Indeed, the most serious health issue related to domestic violence of course is mortality, and the California Women's Law Center (CWLC) conducted a survey of 100 murders of women by their male intimate partners. The results are very germane for those interested in health-related gender fairness through the law in California.
CWLC found that in 59% of the surveyed cases of women homicide victims the murder was not the first abusive episode; and a "history of threats to the victims' life" by the killer was available in 47% of the cases. Because seeking a "restraining order" and/or domestic violence services increases a victim's safety in many cases, 68% of abused murder victims "...never obtained, or attempted to obtain, a protective order against their abusive partner" (CWLC, 2003). Just 20% of those women killed by intimate partners had an active restraining order against their abuser at the time they were murdered.
But where were the family members when it came to protecting the health of these women? CWLC writes that in 76% of the cases involving "a history of abuse," friends, neighbors, co-workers and family members were aware of the violence in the relationship. In 56% of the cases where women were murdered, law enforcement had been called to the house, and in 22% of the cases, cops had been called multiple times. And in 51% of the cases, the wife or girlfriend had separated from the abuser at the time of the killing.
Meanwhile, Governor Arnold Schwarzenegger signed Senate Bill 407 into law in September 2007, which, according to the CWLC, "...rectifies a potentially life-threatening oversight which formally allowed a person accused of battering a victim to act as the 'holder of privilege' on behalf of that victim" (CWLC, 2007). In other words, this bill "ensures" that female victims of domestic violence and their children "will have a secure and safe environment to disclose sensitive information" to domestic violence therapists and counselors. This establishes through law that the domestic violence counselor have a minimum of 40 hours of training and be responsible for not disclosing "sensitive information" with reference to the victim's plight (CWLC, 2007).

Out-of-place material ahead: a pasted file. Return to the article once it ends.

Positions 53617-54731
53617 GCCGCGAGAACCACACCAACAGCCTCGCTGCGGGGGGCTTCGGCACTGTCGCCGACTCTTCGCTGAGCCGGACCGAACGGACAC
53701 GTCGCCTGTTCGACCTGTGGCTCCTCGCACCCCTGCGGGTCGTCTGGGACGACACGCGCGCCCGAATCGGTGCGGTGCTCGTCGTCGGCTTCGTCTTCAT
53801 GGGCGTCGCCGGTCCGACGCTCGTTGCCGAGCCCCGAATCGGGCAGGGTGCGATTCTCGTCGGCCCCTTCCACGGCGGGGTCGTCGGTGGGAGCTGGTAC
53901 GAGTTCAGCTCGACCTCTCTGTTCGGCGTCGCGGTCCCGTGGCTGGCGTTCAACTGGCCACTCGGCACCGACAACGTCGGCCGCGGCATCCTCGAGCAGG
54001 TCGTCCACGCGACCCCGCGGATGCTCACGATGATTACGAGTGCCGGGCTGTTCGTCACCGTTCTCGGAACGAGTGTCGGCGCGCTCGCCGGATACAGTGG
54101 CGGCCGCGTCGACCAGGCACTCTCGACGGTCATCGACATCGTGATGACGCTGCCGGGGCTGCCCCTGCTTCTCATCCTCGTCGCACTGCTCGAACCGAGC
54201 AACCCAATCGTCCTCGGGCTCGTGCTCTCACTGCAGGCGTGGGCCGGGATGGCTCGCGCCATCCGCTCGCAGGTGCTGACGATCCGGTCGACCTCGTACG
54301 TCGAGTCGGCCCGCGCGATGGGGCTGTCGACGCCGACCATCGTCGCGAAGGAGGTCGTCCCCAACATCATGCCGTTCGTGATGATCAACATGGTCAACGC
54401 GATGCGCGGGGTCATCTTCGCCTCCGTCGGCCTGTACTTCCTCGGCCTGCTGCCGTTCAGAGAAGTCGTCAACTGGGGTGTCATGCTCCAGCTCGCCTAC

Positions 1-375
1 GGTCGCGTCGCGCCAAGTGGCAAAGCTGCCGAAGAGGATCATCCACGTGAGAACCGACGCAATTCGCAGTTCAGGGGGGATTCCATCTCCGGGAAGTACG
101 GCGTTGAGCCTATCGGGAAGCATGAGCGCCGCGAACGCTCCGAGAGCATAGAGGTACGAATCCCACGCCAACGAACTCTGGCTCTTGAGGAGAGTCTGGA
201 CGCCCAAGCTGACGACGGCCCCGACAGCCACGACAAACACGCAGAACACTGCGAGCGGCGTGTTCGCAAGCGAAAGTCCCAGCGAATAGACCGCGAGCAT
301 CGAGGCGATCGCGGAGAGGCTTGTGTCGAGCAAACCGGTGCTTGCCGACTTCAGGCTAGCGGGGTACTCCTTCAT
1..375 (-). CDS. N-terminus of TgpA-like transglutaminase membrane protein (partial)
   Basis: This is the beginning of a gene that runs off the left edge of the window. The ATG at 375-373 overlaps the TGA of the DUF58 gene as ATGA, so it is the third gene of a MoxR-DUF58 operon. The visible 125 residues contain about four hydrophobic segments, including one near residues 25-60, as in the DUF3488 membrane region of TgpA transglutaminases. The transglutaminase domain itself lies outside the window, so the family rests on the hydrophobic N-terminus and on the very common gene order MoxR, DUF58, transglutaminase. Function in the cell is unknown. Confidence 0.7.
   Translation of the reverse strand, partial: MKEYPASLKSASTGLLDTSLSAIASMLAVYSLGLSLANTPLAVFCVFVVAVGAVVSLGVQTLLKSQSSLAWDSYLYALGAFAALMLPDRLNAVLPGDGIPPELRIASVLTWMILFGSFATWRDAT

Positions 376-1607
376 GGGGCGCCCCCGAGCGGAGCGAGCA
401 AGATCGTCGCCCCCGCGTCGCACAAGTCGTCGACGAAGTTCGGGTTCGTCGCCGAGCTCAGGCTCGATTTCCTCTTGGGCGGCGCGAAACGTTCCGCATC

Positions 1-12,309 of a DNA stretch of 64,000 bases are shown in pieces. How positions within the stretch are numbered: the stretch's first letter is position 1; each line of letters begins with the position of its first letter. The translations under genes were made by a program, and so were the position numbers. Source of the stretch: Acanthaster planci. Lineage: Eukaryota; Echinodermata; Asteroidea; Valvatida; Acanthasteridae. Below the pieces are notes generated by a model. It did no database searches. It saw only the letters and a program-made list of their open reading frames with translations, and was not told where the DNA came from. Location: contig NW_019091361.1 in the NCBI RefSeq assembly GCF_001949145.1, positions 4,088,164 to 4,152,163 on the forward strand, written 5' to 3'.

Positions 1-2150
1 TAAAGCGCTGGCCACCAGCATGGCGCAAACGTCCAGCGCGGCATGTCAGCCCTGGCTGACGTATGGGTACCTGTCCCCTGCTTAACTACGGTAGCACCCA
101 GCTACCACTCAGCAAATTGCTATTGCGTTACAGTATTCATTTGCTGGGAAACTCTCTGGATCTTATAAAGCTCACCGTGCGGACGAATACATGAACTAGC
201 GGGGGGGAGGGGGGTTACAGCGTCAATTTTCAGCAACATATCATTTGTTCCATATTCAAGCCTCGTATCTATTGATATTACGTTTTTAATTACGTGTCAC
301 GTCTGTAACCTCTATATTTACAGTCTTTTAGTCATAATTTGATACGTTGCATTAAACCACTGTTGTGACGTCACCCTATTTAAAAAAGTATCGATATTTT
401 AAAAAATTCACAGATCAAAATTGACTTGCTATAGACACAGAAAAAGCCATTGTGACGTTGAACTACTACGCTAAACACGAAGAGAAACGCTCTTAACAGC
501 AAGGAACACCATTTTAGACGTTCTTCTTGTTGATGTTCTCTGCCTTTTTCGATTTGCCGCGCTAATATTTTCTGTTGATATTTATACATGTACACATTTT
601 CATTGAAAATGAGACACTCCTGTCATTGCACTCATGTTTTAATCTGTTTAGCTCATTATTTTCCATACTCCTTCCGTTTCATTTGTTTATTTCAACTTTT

As for teenage women, the CWLC reports that 9% of dating ninth-graders and 13% of dating 11th graders "reported abuse in a dating relationship in the previous 12 months" (CWLC, 2007). What is more egregious is that 43% of teen dating violence occurs in a school building, or on school property, meaning schools officials are not protecting girls from violence visited upon them by boys - unfairness compounded.
Approximately 1 in 5 high school-aged girls report having been physically and/or sexually abused by an intimate partner" (Austin, 2006). Testifying before the California Commission on the Status of Women, Emily Austin, a Fellow at CWLC, reports that young women (ages 16 to 24) are "the most vulnerable to intimate partner violence...and the prevalence of intimate partner violence for young women [is] three times higher than any other age group" (Austin, 2006). Rarely is the male in the relationship harmed, Austin explains, excepting in cases where the girl fights back in self-defense. The CWLC calls out schools' failure to "take formal and informal complaints seriously" from girls who have been subjected to date-related violence. Does this sound like fairness for young women? Certainly not, and this is not a new phenomenon.
Women's hormone creams are carcinogenic: Men are not being sought as customers for testosterone-laced creams, but women have become consumers of creams that are promoted as "alternatives to hormone replacement therapy" and as preventative medication to treat "numerous diseases including osteoporosis and cancer" (CWLC, 2005). However, the Food and Drug Administration (FDA) has determined that these creams - which contain "progesterone," "medroxyprogesterone acetate," "methyitestosterone," among other toxic chemicals - are not "safe and effective." With that as a backdrop, the CWLC sued 35 companies that manufacture hormone creams.
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